Though one thing they are doing now that they didn't do a few years ago, and which has far more lasting importance, is travel. Online contacts and networks do facilitate travel (and the Frankie95 event is the very best example of word-of-mouth promotion via online networks), but it is the actual, face to face interaction with other dancers in other cities that has effected the most substantial changes to Australian lindy hop and blues dancing.

But I've rambled off-track a little. What I had meant to say, originally, was that if we had had this depth and breadth of online contact in the early 2000s and late 1990s, blues dancing (via groove and connected-centredness) would have traveled to Australia earlier and been more substantially established here before the American interest in historicism had developed. But it did not, and so we sort of skimmed over the supergroove moment. Local cultural influences held sway, and the teachers who traveled internationally to their preferred destinations (Herrang, Camp Hollywood, wherever) continued to be the guiding influences in their local communities.

What, then, to reiterate, is happening in blues in Australia? I can't speak with any (convincing) authority on this. I can say that I suspect a greater interest in historicism. But I can't be sure - I haven't seen any local Sydney interest in this _at all_. Melbourne remains the largest blues dancing community in the country. I will try to get to some national blues events this coming year and comment further.

So, then, with all this in mind, what exactly am I doing DJing for blues dancers? In the simplest terms, there's often a shortage of DJs willing to do the late night sets at exchanges, and there's a shortage of blues DJs in Sydney. I'm no longer quite as willing to do the super late sets, but I have contacts who've seen me DJ those later sets, and seen and heard me DJ blues. These contacts are who help me secure gigs. I have no idea how good a blues DJ I am. I don't think I suck, but I'm fairly certain I'm not the most amazing blues DJ in the universe. At this point, I aim for 'don't break it' and am surprised if I manage anything more.
With that, I'm not sure if my comments about DJing for blues dancers are at all useful or even accurate. But hells, as if that'd stop me filling up the intertubes with _something_ other than pictures of kittehs.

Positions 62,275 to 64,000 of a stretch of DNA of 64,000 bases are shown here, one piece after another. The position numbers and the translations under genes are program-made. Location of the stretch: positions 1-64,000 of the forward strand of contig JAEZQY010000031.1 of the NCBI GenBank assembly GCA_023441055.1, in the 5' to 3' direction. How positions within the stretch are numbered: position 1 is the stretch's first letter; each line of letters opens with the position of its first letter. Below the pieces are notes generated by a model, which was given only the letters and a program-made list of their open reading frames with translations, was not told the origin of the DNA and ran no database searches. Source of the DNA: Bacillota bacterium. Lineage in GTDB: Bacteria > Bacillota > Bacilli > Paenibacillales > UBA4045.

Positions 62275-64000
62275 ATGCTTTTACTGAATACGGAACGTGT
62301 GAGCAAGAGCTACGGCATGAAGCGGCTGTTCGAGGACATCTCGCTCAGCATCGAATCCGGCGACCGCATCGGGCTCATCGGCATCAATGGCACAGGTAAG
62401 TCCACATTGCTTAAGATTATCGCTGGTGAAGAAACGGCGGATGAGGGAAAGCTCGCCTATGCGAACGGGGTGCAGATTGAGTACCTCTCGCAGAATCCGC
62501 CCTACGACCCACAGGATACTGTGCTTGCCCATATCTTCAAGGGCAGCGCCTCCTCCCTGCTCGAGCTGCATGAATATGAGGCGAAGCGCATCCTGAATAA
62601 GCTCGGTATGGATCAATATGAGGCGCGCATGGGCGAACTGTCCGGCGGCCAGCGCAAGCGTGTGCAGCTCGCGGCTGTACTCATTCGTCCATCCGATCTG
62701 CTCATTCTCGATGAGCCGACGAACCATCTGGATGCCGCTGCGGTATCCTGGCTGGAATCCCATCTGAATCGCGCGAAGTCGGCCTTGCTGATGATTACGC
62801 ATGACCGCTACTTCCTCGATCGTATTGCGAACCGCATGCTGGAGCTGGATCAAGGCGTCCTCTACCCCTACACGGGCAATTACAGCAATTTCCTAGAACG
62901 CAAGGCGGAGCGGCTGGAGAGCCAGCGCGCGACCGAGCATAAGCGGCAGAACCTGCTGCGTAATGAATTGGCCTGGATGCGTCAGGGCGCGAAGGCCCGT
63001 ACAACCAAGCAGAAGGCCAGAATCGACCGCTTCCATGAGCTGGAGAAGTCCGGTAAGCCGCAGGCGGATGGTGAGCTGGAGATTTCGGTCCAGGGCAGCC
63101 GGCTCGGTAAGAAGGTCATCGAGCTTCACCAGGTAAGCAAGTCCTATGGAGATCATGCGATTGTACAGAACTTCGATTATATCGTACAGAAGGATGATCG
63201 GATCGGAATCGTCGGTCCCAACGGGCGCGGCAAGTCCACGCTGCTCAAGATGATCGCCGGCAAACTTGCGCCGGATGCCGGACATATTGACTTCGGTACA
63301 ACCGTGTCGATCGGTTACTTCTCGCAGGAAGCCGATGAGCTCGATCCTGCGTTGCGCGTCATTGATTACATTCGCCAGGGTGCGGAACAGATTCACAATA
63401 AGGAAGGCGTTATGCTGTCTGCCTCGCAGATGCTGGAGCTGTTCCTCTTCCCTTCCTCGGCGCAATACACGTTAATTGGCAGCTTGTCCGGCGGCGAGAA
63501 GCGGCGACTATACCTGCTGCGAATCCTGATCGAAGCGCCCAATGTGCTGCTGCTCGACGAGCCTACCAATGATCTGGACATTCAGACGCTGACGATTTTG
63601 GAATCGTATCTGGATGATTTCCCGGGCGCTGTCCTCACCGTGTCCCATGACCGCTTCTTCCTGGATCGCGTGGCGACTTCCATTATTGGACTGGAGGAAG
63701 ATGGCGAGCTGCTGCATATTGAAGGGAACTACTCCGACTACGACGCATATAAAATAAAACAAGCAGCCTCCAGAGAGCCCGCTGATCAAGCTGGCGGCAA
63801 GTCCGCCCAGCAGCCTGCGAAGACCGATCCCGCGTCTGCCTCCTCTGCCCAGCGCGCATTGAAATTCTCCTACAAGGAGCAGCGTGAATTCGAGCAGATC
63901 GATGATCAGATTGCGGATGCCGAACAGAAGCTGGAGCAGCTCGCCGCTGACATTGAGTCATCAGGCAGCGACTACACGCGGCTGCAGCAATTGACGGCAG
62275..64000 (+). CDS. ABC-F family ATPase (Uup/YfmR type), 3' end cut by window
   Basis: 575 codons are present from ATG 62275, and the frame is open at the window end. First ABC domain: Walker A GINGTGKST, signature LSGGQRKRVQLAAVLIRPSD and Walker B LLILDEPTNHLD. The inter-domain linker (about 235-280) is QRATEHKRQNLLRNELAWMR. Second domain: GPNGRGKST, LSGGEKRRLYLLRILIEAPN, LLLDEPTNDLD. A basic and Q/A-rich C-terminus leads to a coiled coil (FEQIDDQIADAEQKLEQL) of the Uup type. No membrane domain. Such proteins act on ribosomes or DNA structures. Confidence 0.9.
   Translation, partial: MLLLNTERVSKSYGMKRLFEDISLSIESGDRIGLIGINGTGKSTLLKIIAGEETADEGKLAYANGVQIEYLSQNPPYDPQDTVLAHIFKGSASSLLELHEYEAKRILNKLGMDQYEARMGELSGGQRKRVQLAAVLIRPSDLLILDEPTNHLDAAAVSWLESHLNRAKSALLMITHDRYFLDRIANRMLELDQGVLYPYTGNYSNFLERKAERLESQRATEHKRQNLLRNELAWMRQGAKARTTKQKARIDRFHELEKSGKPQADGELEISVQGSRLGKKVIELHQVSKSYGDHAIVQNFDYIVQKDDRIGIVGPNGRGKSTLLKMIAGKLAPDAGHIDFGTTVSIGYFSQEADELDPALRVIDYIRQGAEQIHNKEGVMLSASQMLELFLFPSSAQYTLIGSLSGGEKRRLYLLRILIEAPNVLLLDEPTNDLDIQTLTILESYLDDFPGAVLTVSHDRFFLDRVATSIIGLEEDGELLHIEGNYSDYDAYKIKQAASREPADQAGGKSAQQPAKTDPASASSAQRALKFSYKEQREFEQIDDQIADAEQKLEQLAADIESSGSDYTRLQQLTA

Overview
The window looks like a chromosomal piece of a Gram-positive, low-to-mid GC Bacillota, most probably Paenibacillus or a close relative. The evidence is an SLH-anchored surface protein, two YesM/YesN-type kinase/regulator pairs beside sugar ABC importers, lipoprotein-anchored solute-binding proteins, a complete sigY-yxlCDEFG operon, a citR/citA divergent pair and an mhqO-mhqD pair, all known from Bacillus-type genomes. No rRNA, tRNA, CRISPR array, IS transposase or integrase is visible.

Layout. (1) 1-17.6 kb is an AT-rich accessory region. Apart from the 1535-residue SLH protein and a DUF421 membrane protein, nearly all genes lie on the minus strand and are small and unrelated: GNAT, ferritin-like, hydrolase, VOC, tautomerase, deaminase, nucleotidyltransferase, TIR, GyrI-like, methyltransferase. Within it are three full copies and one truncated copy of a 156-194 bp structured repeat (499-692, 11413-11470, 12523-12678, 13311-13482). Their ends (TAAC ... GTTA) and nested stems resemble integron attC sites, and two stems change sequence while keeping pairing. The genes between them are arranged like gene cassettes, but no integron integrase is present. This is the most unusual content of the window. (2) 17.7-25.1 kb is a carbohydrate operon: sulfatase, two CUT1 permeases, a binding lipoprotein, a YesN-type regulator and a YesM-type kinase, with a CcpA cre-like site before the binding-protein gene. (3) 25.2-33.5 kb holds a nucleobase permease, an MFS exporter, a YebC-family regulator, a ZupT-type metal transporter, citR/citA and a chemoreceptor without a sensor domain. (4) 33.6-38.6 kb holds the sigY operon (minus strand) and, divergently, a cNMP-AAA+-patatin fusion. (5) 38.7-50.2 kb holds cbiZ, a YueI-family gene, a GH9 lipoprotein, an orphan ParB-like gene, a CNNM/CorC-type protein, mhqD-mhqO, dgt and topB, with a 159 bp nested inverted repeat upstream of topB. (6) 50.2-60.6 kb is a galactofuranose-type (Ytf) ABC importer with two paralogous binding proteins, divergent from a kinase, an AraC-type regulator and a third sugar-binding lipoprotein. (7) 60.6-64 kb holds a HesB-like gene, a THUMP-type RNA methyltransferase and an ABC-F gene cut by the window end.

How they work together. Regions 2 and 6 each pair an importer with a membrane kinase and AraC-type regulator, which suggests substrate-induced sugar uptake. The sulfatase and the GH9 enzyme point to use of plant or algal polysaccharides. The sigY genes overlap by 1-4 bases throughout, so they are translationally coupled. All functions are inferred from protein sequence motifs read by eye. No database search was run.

Returning to that Confessing the Blues podcast. In the program someone had written an email asking a series of questions. The presenters answered in detail, with side trips for rants and other digressions. As to be expected and welcomed in any discussion of DJing.
One of the questions was:

What music do you play at a blues dance?

...or something to that effect. You can listen to the podcast for their answer. Mine is as follows.

What exactly makes it into my playlist depends on a number of factors. I don't pre-plan my set lists. Though I do make short-lists of songs I might play, I develop the actual list as I go, responding to what I see and hear and feel in the room. These factors are shaped by:

  • The scene. When I say 'the scene', I'm referring to the local community. The sorts of people out dancing regularly; the sorts of music played regularly; the venues used; the class content and teaching styles; the 'regular' DJing.
  • The crowd. This refers to the people who are actually there at that moment, at that event. This is affected by the context - is this after a class, is it a blues session at a late night at an exchange, is it a set at a blues event, is it a free-floating social event, is it band breaks, is it in a bar, a studio or a hall? These things all determine the type of people at the event, and the ways in which they interact.
  • The event itself. Is this a lindy exchange? A blues exchange? A social dance at a blues workshop weekend? After-class at a weekly blues event? After class at a monthly or fortnightly blues event?

In terms of the songs that are already in my 'maybe' list - the music that I actually own - I personally:
  • like stuff that's 'blues structured';
  • like stuff that's identified as 'blues';
  • but I also like slow drags and other musical forms which 'work' for blues dancing.

I tend to favour historical music, but certainly not exclusively. The 'blues' genre is mighty and wide, and still a living, viable music today. I do not stick to one particular historical period - I range from the 20s to the current day.
I look for a particular feel. As an example, in cataloguing my music I distinguish between 'kissing songs' and 'blues songs'. Kissing songs are ballads, or songs that make me want to grab The Squeeze and cuddle him. Or they make me think of nannas having polite slow-dances with their husbands [Moonlight Serenade - Glenn Miller = kissing song example]. Blues songs make me feel like dancing. I've heard other DJs talk about tension and release in blues dancing songs. I guess that could mean the difference between a kissing song and a blues dancing song. Kissing songs are polite, blues dancing songs demand your attention. But I don't think that definition is quite useful for me. I've also heard people talking about blues songs having a 'pulse', but that doesn't even begin to work for me, because I'm looking for that rhythmic 'bounce' in my lindy hopping music (and dancing).